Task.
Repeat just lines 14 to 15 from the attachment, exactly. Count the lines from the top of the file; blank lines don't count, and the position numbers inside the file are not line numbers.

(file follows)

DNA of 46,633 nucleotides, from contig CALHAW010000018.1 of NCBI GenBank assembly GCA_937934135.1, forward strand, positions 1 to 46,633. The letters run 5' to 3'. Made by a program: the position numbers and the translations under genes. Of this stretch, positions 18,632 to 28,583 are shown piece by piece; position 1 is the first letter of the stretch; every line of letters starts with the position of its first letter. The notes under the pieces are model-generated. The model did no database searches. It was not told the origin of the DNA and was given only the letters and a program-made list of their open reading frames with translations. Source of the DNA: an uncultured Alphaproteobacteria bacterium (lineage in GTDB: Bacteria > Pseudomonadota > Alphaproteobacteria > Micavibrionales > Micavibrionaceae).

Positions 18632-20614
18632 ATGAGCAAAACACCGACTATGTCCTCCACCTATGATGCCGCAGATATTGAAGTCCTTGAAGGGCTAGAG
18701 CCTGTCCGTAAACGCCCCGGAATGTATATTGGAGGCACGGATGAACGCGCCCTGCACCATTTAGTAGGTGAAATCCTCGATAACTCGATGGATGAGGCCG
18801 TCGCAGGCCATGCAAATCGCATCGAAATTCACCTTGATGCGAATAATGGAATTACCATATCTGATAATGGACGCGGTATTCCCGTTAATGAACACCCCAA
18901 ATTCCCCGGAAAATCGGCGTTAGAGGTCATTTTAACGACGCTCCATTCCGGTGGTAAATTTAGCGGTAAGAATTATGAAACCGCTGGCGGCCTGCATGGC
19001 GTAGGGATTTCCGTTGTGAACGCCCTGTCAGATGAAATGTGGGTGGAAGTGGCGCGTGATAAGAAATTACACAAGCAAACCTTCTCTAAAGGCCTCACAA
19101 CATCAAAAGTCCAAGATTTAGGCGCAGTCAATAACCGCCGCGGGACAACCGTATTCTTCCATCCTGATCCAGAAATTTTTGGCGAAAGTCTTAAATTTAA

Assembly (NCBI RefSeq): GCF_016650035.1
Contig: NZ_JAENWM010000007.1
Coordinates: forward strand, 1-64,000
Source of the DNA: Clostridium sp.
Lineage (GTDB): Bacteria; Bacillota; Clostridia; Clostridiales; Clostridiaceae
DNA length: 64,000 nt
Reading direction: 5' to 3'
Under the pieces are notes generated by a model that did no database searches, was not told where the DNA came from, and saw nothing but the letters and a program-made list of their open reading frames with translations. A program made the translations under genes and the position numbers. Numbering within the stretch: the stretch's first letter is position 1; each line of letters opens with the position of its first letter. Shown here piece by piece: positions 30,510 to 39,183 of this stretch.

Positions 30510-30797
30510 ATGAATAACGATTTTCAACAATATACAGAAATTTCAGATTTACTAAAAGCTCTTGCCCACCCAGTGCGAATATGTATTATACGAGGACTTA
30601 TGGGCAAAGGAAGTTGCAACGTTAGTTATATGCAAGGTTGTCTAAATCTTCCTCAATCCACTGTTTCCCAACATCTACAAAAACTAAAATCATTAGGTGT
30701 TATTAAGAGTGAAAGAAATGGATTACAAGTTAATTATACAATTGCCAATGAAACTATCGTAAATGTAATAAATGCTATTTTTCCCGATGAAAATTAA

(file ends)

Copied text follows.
DNA length: 64,000 nt
Reading direction: 5' to 3'